In addition to accepting a voice stream, the I/O device 401 may be capable of outputting a voice stream representation. For example, the speech recognition may be used to compress the voice stream for transmission to another device. For example, the speech recognition of the invention may be used in a cell phone. The voice stream (or other sound input) may be received by the I/O device 401 and may be converted into text or speech representation symbols by the speech recognition device 400. The speech representation symbols may then be transmitted to a remote location or device by the I/O device 401. At the receiving device, the speech representation symbols may be converted back into an audio output. This use of the invention for audio compression greatly reduces bandwidth requirements of the speech transmission.
The frequency domain converter 406 communicates with the I/O device 401 and converts the incoming voice stream signal into a frequency domain signal (See
The frequency domain converter 406 generates a plurality of outputs, with each output representing a predetermined frequency or frequency band. The plurality of outputs of the frequency domain conversion are referred to herein as a frequency spectrum frame, with a frequency spectrum frame comprising a plurality of amplitude values that represent the frequency components of the voice stream over the predetermined frequency conversion window period (see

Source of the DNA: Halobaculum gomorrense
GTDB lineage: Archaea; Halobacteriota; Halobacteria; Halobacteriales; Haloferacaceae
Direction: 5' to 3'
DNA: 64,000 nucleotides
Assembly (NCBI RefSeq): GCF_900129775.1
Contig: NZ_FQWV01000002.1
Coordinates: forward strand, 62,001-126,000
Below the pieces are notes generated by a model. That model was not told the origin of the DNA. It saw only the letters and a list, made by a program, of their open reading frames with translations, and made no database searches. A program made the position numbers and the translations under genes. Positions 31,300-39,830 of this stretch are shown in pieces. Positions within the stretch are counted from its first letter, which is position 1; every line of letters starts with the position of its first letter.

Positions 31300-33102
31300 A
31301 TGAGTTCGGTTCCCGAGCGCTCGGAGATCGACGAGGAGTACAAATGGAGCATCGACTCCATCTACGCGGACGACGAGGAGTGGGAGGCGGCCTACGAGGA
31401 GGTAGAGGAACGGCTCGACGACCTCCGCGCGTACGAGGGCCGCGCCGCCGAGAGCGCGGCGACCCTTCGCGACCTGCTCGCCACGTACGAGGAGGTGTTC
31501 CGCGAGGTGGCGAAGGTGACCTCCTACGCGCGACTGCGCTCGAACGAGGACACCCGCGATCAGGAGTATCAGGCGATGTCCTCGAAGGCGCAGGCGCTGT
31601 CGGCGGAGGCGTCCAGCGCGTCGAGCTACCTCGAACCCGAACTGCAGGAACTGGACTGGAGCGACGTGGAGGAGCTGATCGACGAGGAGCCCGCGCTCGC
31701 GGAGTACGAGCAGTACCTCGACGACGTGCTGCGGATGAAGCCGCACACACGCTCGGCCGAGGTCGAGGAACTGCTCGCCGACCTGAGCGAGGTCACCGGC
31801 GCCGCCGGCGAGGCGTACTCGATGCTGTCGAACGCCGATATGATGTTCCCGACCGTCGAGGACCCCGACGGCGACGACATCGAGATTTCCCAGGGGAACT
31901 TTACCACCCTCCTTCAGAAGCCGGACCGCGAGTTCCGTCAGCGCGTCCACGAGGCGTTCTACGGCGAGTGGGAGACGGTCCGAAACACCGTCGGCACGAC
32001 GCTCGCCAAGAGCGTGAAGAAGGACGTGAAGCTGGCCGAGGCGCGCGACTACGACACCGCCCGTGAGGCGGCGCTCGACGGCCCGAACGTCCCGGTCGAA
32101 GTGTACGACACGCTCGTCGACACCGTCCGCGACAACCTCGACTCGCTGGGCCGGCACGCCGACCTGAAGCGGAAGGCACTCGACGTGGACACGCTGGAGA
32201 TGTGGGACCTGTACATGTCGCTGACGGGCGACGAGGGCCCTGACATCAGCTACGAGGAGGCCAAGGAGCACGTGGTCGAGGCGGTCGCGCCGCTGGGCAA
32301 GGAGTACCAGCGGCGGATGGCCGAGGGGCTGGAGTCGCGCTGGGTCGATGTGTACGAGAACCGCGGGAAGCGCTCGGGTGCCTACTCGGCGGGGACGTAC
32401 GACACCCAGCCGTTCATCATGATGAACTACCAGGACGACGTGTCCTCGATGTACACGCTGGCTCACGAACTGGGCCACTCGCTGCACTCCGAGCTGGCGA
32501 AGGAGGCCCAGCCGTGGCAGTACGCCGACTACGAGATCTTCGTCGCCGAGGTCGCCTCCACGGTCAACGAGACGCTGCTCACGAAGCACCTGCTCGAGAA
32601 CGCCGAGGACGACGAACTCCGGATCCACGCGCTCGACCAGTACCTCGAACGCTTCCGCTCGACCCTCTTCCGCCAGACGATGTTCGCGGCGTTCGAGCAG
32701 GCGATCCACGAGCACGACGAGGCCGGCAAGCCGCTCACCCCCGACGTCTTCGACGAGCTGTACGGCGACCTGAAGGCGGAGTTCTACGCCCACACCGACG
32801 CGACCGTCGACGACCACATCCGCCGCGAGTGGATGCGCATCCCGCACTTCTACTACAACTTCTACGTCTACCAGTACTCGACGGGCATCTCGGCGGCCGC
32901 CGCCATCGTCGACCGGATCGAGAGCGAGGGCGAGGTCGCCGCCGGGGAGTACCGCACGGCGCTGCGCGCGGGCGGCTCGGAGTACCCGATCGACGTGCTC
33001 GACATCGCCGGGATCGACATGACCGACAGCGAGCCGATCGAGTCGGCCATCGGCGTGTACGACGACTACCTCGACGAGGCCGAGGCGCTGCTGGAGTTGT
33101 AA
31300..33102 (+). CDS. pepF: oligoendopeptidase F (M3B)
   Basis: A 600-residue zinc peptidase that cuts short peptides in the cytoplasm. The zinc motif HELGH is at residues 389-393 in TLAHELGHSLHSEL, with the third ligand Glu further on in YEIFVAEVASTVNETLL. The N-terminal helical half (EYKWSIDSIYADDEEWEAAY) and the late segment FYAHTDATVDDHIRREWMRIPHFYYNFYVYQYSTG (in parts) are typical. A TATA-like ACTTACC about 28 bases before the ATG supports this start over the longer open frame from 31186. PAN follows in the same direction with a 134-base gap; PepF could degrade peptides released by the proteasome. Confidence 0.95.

Each frequency spectrum frame 410 a, 410 b, etc., stores a set of digital values V1–VN that represents the amplitudes or quantities of frequency band components present in the voice stream over the predetermined frequency conversion window. Each frame contains N bins, with N corresponding to the number of frequency domain transformation outputs generated by the frequency domain converter 406. Each bin therefore contains a frequency domain conversion output value V. The sets of digital values V1–VN in successive frequency spectrum frames, such as those in frames 410 a and 410 b, may be analyzed in order to process the input voice stream.
The processor 414 may be any type of processor, and communicates with the frequency domain output storage 410 in order to receive the frequency spectrum frame or frames contained within the frequency domain output storage 410. The processor 414 is also connected to the memory 420 and is optionally connected to the I/O device 401 whereby the processor may receive a digitized time domain signal. The processor 414 may be connected to the I/O device 401 in order to extract features from the time domain signal, such as pitch and volume features. These speech features may be used for adding punctuation, emphasis, etc., to the voice stream representation output, for example, and may also be used to normalize the frequency spectrum frames (the normalization is discussed below in the text accompanying